- The Houston Press's Abby Koenig thinks that Community's Halloween episodes tend to be corny and are never as funny as their non-Halloween episodes, and "Paranormal Parentage" was not an exception to that. And while she thought the episode was well constructed, the lack of big laffs left her worried that the writing staff might not be up to the job. All that said, she still thinks "Community at its worst is still 8,000 times better than The Big Bang Theory at its best."
- Eric Goldman of IGN TV saw "a lot of back and forth in 'Paranormal Parentage' between the strong moments and the weak ones." Examples of the former included much of what Donald Glover and Gillian Jacobs said and did, and the surprise appearance by Giancarlo Esposito; Annie and Shirley trying to warn Troy about hands coming out of the wall and everyone yelling Gilbert's name in unison were cited as examples of the latter. He didn't like the "forced hashtag" #ghostdad.
- Matt Carter of cartermatt.com does not question that Community "is hardly the show that it was for the past two seasons so far," but concedes that "it would be horribly cynical if we were to not point out that 'Paranormal Parentage' did have its moments worth smiling about." For example, he liked the Calvin and Hobbes homage, and Giancarlo Esposito's guest appearance, and the "pretty great panic attacks from some of the characters." He also liked that it took place almost entirely off-campus, proving that "these characters can exist in an environment beyond a community college, which could be important given that we are in the characters’ senior year." On the list of things he didn't like: Troy and Britta, whom he felt "had more chemistry when they weren’t dating."
- At Slate.com, Aisha Harris chatted with Gene Demby about the episode. They both thought it improved on last week's episode, but still thought it felt a bit off. Demby admits that it could be partly in his head: "does it seem broader because it's actually broader, or because we think of Harmon's sense of humor as quirky and prickly and we're just imposing his absence onto the way we experience it?" Good question! (Oh, and speaking of last week's episode discussion, there was a follow-up post you may have missed.)
- Henry Hanks of CNN's Marquee Blog was thrice surprised by the episode: first, by Pierce's sexual adventureness; second, by Giancarlo Esposito's appearance; and third, that Jeff's boxing gloves had belonged to his dad.
- Matthew Guerruckey of Screen Spy called the episode "a welcome improvement from the riddle wrapped in a riddle wrapped in a laugh-track premiere episode." He liked Britta's storyline, and especially what Gillian Jacobs brought to it, but worries that "the writers seem to have lost their grip on Troy." Overall, he found it "very entertaining, and improves on repeat viewing." He gave it a letter grade of A-minus.
- Brian Collins of Badass Digest says, "While not the funniest episode they've ever done by any measure, the characters seem like themselves again ... and the emotional bits land a lot more smoothly than in 'History 101.' " He liked the rare pairings of Shirley/Troy, Abed/Annie, and even Britta/Jeff, which may not seem that rare, but he points out they haven't had a solo scene together since "[Contemporary Impressionists]." He concludes, "In short: certainly not deserving of the show's all time lowest rating."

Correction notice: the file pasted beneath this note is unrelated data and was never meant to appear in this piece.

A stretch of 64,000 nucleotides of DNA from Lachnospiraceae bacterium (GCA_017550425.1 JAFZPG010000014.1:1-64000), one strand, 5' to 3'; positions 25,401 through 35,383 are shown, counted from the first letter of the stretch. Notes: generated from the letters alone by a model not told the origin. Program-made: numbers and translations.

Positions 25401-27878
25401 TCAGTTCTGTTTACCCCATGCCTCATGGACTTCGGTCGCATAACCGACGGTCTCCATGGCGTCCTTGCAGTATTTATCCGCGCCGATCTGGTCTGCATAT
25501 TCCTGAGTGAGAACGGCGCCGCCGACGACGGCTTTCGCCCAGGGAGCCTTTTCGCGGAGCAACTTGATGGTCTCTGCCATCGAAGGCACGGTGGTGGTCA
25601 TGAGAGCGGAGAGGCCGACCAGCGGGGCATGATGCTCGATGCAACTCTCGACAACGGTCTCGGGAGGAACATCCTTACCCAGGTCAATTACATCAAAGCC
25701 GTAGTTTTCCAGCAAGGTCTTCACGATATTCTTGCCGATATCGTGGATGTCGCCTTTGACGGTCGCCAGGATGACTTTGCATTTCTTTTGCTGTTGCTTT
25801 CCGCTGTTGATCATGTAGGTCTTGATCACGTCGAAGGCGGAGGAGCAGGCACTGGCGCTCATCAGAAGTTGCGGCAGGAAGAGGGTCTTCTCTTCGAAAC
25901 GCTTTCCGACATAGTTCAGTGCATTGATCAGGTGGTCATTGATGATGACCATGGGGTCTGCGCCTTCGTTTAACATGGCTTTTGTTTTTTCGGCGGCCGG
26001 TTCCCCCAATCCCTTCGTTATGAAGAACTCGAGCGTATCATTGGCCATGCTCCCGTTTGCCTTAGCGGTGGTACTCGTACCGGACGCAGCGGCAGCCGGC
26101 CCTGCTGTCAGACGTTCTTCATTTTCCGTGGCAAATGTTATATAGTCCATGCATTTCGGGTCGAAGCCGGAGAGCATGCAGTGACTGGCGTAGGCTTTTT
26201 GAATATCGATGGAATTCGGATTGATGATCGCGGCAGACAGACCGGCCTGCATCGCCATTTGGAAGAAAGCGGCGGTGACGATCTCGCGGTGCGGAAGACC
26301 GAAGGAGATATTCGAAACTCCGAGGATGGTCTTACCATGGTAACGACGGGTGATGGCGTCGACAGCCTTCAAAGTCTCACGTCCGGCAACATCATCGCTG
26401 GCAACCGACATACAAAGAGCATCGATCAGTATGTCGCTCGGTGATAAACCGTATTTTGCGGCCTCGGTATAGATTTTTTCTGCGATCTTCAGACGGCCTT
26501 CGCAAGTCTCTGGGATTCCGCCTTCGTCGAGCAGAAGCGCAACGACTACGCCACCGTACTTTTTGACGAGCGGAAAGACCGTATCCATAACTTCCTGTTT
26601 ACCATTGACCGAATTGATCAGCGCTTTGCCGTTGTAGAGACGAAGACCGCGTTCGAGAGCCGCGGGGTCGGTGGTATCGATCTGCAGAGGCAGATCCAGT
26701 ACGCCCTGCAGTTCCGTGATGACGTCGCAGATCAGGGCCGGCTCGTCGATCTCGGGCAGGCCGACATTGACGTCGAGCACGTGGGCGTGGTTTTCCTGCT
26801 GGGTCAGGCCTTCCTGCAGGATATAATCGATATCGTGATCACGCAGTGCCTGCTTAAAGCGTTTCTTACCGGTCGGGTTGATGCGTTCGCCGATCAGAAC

- Josh Gondelman of Vulture observes that "Community, as a series, is obsessed with the idea that it is being watched, and perhaps no episode highlights this theme more than 'Paranormal Parentage,' " and spends the vast bulk of the post expounding on that in a very interesting way. He gave the episode 3 stars out of 5.
- “After a 42% drop in Week 2, it's back to Deathwatch for 'Community.' Sigh. Emotional rollercoaster, that one is.”— Daniel Feinberg, twitter.com
"Paranormal Parentage" drew 2.76 million viewers, earning a 1.2 rating/4 share among adults 18-49, down 33% from "History 101" on February 7, 2013("[zap2it.com]]"). Initial reports placed the rating at 1.1("[zap2it.com]]"), leading Andy Bobrow to post a pair of self-deprecating Tweets:
- “I'm afraid I killed Community.”
- “I know it's not all about me, but 43% of the people who watched my episode decided not to watch another one.”
On Twitter, there were two known Community-related trending topics during the initial broadcast: #HappyValoween and #GhostDad.
A photo of the shooting script for "Paranormal Parentage" was tweeted by the writer Megan Ganz. It is the second episode of Season Four of Community but originally was intended to be the third episode. The scheduled was shifted to accommodate a closer air date to Halloween, but the entire season was put on hold from its October 19 premiere and eventually pushed back to next year. After being promoted as airing on October 26, it eventually debuted on February 14 (Valentine's Day). NBC decided to promote the episode and acknowledge the weird discrepancy by by coining the term "Valloween" and using the word in the official commercial for the episode seen below.
Promotional "Valloween" cardsEdit
A series of promotional "Valloween cards was released by NBC online to promote the Halloween themed epsiode premiering on Valentine's Day.